The rabies virus uses the body's nerves as a pathway to its ultimate destination -- the brain. From there it invades the salivary glands, causing the patient to salivate too much and making it easy to spread the virus through a bite. Unless treated, rabies eventually settles in the brain, reproducing until the patient begins to act strangely and eventually dies. However, patients who get rabies treatment before they feel any symptoms will not suffer or experience the serious consequences.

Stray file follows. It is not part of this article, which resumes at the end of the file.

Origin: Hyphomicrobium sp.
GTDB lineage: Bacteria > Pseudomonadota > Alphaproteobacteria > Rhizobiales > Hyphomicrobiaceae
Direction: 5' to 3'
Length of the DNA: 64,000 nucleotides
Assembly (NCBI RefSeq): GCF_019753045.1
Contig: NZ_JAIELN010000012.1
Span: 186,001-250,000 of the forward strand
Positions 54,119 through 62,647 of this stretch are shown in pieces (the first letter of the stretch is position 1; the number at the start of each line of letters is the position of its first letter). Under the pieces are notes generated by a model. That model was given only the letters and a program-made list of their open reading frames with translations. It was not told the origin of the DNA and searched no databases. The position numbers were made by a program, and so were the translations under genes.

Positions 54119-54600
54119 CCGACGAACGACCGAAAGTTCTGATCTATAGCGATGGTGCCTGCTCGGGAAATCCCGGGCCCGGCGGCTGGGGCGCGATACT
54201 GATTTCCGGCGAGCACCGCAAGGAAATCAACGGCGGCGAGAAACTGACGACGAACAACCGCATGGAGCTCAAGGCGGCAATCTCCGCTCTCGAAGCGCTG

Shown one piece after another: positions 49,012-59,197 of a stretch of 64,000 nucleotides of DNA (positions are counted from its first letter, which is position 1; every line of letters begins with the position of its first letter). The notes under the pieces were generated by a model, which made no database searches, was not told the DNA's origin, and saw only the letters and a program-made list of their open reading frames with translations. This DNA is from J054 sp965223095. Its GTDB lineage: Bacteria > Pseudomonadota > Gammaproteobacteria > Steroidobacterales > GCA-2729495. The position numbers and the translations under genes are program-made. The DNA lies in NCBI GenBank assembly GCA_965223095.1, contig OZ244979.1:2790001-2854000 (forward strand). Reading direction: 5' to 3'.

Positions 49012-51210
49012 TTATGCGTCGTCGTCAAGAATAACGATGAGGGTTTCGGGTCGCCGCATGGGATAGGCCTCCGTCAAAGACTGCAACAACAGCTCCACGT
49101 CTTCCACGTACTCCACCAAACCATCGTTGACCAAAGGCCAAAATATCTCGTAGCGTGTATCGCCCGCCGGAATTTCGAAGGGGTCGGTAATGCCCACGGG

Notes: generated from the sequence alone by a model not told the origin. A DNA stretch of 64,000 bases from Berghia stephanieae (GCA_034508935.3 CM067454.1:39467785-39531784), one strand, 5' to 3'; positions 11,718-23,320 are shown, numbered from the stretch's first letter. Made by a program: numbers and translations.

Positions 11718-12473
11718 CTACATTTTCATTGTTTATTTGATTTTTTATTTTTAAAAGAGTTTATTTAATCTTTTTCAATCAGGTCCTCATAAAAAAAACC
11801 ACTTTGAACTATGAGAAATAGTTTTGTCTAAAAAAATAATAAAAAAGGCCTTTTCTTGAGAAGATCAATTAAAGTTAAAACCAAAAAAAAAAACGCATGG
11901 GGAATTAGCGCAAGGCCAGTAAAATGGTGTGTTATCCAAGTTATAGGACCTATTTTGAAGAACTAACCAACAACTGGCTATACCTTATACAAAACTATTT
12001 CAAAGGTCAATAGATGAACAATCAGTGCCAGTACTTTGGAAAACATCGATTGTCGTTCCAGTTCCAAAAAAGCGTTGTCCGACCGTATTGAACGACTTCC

- Q How can bats spread rabies?
- Q Does rabies affect children differently than adults?
- Q Should I talk to my doctor if I think I have been exposed to rabies?
- Q What is rabies and how do people get it?
- Q What should I do if I might have been exposed to rabies from a bat?
- Q How can I tell if an animal has rabies?